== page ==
This story broke and shocked many people. A delivery man who was employed to deliver people’s food was accused of diverting £3000 worth of food. People around Boston asked the question of what must have prompted him to do so.
The case was brought to court, The Boston Magistrate Court. In court, Marek Cezary, 54, of Witham Street, who was the accused, admitted to stealing the food when he was brought in the courtroom. The prosecutor was Emma Wright of the Taste of Poland Food Company located in Nursery Road. As usual, in all cases, the court hears both parties. Marek Cezary pleaded guilty already. Emma Wright, the prosecutor explained that the company has been receiving several reports of food shortages The customers often complained that deliveries were short of what they paid for and were expecting.
And as such, they complained. This took a huge toll on the company as they were worried because they always satisfy clients demands. The shortage of food supply to the clients happened between April and November this year. Emma Wright stated that after much thought, the company suspected Mol, who was the driver. This was a reasonable suspicion because the food company always brands itself as one which always delivers appropriately and indeed it does. So if the company sends out the right amount of food, how does it become short before it gets to the homes of the clients. So they had every reason to reasonably suspect the driver, Marek Cezary, Mol, of tampering with fresh and frozen delivery runs.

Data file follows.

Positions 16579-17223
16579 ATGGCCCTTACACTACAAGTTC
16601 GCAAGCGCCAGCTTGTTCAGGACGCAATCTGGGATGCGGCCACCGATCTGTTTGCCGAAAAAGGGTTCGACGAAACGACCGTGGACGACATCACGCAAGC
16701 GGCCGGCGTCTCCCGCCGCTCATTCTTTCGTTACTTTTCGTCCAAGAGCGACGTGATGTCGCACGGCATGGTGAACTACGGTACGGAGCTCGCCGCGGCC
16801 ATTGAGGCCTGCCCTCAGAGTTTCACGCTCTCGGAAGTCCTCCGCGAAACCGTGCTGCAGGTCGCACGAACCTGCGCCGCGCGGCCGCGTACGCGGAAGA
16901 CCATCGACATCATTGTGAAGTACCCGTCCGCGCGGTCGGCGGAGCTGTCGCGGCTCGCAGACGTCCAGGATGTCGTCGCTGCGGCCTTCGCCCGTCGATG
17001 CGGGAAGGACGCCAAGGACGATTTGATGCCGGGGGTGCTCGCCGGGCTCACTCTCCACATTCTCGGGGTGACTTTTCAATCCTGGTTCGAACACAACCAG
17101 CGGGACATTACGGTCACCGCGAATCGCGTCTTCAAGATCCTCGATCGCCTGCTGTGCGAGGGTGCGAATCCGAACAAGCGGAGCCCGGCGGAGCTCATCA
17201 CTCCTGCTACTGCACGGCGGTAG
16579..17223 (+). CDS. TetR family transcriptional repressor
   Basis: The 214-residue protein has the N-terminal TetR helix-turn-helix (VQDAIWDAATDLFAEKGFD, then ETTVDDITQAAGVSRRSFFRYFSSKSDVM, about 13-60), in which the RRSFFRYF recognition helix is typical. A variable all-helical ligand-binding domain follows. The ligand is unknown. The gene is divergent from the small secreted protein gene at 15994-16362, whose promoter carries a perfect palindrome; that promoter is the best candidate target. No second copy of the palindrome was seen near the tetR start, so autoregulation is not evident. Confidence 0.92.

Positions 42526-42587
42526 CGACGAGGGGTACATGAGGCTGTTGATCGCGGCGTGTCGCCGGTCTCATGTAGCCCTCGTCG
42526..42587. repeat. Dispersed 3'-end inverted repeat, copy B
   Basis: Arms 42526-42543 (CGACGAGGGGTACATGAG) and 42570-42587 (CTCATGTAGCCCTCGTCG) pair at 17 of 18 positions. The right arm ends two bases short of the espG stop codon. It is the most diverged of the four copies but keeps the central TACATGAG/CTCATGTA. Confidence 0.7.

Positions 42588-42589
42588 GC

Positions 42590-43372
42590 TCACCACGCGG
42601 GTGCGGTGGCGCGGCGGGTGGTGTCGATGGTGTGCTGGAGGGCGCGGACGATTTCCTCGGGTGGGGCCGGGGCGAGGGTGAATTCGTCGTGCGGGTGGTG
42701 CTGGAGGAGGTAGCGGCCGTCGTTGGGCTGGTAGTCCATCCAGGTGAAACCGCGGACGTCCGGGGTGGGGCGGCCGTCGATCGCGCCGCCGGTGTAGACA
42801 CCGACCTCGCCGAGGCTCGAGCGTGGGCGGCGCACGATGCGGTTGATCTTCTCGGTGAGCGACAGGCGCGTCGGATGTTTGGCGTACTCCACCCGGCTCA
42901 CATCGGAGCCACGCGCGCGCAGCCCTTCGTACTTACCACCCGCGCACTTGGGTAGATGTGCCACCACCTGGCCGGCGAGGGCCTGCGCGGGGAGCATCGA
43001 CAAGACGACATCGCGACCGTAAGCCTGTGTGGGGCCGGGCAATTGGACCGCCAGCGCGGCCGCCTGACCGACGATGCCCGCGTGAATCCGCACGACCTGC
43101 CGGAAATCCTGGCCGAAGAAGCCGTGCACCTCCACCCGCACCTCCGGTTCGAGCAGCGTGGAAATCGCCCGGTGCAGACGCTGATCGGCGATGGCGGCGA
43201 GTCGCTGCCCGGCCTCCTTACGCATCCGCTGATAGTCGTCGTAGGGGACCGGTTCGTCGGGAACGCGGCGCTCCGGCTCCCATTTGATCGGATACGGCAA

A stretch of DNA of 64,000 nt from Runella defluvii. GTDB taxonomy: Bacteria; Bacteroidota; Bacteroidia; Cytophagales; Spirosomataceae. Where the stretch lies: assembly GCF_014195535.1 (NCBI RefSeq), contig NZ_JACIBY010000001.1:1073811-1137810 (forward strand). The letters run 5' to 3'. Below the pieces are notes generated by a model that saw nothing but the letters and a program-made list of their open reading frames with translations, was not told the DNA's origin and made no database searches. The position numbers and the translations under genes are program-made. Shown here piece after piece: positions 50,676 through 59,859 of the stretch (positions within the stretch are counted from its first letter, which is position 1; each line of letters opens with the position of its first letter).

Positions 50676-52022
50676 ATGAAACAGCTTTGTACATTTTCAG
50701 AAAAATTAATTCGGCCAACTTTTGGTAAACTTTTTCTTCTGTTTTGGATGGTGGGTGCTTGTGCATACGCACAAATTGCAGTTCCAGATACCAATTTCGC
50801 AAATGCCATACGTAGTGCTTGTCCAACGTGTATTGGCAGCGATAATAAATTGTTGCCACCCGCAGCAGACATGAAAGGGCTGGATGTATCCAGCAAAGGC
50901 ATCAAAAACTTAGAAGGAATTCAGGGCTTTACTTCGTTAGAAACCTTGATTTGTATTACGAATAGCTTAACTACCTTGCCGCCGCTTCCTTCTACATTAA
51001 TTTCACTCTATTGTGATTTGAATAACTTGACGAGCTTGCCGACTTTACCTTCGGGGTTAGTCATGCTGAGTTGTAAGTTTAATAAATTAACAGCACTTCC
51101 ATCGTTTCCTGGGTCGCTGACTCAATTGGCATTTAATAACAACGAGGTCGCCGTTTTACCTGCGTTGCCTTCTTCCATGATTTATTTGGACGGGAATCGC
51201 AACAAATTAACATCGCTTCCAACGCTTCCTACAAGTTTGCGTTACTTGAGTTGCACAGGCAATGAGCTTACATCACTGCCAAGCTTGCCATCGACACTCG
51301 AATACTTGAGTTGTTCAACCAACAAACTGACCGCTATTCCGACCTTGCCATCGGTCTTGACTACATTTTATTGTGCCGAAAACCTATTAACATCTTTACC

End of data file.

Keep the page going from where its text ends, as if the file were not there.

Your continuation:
Speaking on the suspicion, Emma Wright stated that the company’s delivery trucks had trackers and when the reports came up, after much thought they decided to examine the trackers in order to give an insight of what happened on the road. When they checked the trackers, they say that Mol had done some things much different from the other drivers and it raised suspicion. They found out that Marek Cezary, the driver in question made several frequent unexpected stops at certain places he wasn’t supposed to. He also used more fuel to complete deliveries, unlike the other drivers.
She said that on November 8, Mol made an unscheduled stop and by the side was his own car. In his car, they found food along with 20 liters container of diesel. Ms. Wright stated that after seeing this, they approached him and he admitted to the charge where he said, “I’ll work to weeks for free if you don’t call the police, it’s the first time I have done this.” The police were however informed and on carrying out their own investigation, they found a substantial amount of food in Mol’s house which he had stolen from his employer.
Particularly, the court was told that he has admitted to stealing 183 meat products and 180 frozen food product and also the fuel between June and November.
Carrie Simpson, mitigating on behalf of Mol said that Mol view towards it was that the food items would have gone to waste through defrosting, and as such, he had taken it as his own food.
The magistrates on their part viewed this as a serious breach of trust and adding to that was the fact that it has been going on and not a one-off offense. In the judgment, Mol was ordered to carry out 100 hours of unpaid community service and in addition, he would pay £85 in court cost and £1500 in compensation.